“WRONG,” said Ravello, striking the match against the stubble of his unshaven jaw. The flare lit up his face. It was a wretched face, scarred by his time in the crocodile, scarred by passing time where no time should have passed. Only the aristocratic tilt of his head and the fire in his bleached-brown eyes proved that Pan’s deadliest foe, Captain James Hook was still living within.

“Let me think now. What is the little word that gets things done? Ah yes. Now I remember….” Then he blew out the match and said,

“DIE!”

—  Geraldine McCaughrean, Peter Pan in Scarlet (2006).
Not everyone can be rich. Not everyone can be strong or clever. Not everyone can be beautiful. But we can all be brave! If we tell ourselves we can do it; if we say to our hearts, “Don’t jump about”; if we carry ourselves like heroes… we can all be brave!
We can all look Danger in the face and be glad to meet it, and draw our swords and say, “Have at you, Danger! You don’t scare me!”
Courage is just there for the taking: you don’t need money to buy it. You don’t need to go to school to learn it! Courage is the thing, isn’t it? […]
All goes if courage goes!
—  Peter PanPeter Pan in Scarlet, Geraldine McCaughrean
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Select scans from Geraldine McCaughrean’s “Blue Moon Mountain,” illustrated by Nicki Palin and Tomislav Tomic.  I LOVE LOVE LOVE the art in this book!  The narrative is intended to be sympathetic to “monsters,” including the mighty Kraken and homely Catoblepas (the little herp-y guy with the butterfly wings and the nice smile).  : 3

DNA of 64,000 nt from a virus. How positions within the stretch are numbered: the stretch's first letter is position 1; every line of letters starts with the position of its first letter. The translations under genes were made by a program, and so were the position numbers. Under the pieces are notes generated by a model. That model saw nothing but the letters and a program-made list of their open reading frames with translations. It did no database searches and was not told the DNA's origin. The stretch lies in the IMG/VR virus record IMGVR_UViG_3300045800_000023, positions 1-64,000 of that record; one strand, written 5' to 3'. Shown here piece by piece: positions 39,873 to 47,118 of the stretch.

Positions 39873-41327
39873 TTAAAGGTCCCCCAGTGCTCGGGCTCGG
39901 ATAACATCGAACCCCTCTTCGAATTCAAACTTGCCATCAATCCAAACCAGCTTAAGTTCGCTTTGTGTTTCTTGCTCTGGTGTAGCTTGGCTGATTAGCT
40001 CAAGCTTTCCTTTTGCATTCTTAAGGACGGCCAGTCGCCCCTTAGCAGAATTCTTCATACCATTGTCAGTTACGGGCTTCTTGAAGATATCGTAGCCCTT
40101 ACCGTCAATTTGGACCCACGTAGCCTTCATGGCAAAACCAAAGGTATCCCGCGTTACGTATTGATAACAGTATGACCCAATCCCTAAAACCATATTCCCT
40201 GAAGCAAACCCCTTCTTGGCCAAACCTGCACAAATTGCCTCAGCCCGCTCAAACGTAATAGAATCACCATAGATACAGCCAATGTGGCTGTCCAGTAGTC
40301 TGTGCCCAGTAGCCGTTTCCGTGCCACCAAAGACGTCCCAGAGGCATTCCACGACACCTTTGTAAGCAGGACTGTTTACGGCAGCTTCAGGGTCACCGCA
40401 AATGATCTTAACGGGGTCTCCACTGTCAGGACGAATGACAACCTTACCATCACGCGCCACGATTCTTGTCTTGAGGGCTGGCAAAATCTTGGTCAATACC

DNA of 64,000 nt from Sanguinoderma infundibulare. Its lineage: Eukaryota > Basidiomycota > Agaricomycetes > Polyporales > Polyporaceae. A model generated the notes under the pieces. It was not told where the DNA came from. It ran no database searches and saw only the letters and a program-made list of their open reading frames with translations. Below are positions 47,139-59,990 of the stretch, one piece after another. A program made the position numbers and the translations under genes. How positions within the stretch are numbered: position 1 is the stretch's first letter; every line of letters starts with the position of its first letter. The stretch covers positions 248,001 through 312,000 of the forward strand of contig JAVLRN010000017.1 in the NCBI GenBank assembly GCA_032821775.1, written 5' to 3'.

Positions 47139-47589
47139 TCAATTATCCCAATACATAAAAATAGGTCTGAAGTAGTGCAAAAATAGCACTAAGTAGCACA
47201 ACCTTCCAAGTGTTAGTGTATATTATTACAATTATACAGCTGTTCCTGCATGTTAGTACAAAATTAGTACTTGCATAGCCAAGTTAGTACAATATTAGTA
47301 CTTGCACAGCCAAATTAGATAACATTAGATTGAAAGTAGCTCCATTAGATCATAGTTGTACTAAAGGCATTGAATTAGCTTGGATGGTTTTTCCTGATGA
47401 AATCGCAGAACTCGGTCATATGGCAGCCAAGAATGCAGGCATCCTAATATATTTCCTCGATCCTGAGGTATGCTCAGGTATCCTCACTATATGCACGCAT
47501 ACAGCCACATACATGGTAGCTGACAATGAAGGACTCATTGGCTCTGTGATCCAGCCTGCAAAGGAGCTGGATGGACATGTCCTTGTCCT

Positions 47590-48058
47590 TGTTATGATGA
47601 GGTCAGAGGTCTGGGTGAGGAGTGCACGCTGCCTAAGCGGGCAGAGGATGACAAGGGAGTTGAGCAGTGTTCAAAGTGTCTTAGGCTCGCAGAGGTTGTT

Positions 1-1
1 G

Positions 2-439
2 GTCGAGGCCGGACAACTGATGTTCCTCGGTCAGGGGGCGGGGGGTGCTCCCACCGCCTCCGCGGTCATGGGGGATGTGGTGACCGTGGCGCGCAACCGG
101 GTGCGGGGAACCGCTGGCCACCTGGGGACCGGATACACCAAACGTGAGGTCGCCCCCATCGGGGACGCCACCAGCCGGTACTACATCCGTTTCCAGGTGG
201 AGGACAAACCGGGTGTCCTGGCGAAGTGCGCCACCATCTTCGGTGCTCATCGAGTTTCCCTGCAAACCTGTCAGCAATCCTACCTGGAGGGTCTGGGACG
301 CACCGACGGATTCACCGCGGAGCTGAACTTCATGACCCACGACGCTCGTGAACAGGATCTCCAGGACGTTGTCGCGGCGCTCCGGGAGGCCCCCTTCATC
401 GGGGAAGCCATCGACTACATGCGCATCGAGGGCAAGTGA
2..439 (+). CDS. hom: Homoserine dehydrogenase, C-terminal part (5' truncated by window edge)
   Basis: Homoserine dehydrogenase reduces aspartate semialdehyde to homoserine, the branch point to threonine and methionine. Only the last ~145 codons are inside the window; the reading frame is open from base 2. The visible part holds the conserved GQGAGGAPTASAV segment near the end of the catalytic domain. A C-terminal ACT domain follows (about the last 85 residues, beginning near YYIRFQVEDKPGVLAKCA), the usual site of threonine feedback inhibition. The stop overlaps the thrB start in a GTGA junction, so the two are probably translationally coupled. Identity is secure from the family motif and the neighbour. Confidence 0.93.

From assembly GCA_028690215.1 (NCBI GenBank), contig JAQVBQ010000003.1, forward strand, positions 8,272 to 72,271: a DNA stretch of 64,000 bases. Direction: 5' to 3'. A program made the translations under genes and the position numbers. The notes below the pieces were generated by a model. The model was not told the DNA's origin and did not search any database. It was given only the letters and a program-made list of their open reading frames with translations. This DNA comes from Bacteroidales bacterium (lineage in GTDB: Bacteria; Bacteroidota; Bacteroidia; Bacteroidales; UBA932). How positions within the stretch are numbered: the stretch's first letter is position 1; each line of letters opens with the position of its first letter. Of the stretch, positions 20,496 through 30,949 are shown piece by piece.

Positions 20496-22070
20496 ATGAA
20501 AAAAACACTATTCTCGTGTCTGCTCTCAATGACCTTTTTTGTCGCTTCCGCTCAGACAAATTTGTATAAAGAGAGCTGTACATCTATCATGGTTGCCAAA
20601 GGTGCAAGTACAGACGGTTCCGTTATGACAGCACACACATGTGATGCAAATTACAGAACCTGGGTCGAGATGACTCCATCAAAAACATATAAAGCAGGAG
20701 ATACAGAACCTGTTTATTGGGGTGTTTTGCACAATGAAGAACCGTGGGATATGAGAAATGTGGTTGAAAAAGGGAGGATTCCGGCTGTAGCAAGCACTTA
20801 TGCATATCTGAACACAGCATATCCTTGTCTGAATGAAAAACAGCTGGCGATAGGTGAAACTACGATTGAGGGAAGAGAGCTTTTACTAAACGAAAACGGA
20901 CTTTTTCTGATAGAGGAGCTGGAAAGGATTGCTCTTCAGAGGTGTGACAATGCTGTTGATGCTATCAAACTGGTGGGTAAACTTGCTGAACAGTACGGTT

Empires rise and fall. The gods, who can see the future, know these things. That is why the gods of Greece gradually shifted ground to the skies over Italy. They came to be known by different names: not Zeus but Jupiter; not Hera but Juno, not winged Hermes but winged Mercury.
—  Romulus and Remus, from Roman Myths by Geraldine McCaughrean

Eighty-Five

As we all know, I love Peter Pan deeply. This is the first (and only) true sequel to J.M. Barrie’s masterpiece, and as such, it is absolutely fantastic. It brings back old villains (and also some not-so-villainous), has some purely terrifying moments, but the imagination is absolutely brilliant. Even the ending was fantastic. Read the original, and then read this one. A delight. And the illustrations are also amazing.

—–

“The product of a contest commissioned by trustees at London’s Great Ormond Street Hospital, owner of the copyright to J.M. Barrie’s original Peter Pan, this authorized sequel largely succeeds in entertaining fans of the classic. Curry offers an easy, comfortable pace and somewhat subdued tone for this outing, seemingly taking great care to introduce listeners to new characters (Fireflyer, a male fairy) and reacquaint them with old ones (Wendy and John Darling, Peter). As the central plot unfolds—a return by the League of Pan to Neverland, and their treasure-hunting adventures there with Peter—Curry particularly delights in giving voice to Ravello, a tattered lion tamer and dramatically obsequious fellow who offers to assist the crew and who has a hilarious, hard-to-place foreign accent. Slightly darker and a bit harder to follow than its predecessor (also new on audio; see notes), McCaughrean’s follow-up, sparked here by Curry’s solid performance—is sure to prove irresistible for many.” - Publishers Weekly